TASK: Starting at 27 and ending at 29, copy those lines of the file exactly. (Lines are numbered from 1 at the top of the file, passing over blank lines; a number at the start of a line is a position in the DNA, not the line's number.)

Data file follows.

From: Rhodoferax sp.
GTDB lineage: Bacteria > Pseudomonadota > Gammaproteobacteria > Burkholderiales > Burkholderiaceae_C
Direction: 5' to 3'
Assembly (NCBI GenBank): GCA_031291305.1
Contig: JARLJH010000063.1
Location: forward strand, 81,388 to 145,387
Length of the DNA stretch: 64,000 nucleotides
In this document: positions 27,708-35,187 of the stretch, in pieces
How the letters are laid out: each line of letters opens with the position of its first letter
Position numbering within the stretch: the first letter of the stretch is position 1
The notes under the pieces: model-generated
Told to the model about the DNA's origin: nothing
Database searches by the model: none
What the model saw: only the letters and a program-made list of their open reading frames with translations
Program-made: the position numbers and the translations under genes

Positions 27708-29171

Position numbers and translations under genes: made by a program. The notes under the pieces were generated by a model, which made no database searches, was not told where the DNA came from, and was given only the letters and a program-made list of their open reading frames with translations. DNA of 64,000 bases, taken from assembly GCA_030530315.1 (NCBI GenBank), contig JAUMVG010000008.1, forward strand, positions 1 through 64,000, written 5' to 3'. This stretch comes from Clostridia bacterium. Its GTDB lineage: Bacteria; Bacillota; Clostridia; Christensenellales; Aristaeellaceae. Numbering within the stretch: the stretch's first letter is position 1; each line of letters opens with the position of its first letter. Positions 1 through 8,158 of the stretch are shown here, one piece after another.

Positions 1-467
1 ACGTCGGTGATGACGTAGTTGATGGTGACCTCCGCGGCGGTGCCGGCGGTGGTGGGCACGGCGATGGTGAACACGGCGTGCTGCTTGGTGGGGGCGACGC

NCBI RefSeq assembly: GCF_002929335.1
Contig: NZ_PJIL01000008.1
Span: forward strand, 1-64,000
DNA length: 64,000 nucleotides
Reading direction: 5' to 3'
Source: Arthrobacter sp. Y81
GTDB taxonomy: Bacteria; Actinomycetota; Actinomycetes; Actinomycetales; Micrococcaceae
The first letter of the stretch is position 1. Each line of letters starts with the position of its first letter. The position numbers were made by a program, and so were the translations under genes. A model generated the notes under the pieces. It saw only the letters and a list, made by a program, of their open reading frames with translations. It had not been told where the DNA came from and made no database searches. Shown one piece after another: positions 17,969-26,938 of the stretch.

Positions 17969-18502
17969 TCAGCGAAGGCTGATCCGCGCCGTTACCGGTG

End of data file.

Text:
The first letter of the stretch is position 1. Each line of letters starts with the position of its first letter. The position numbers were made by a program, and so were the translations under genes. A model generated the notes under the pieces. It saw only the letters and a list, made by a program, of their open reading frames with translations. It had not been told where the DNA came from and made no database searches. Shown one piece after another: positions 17,969-26,938 of the stretch.

Positions 17969-18502
17969 TCAGCGAAGGCTGATCCGCGCCGTTACCGGTG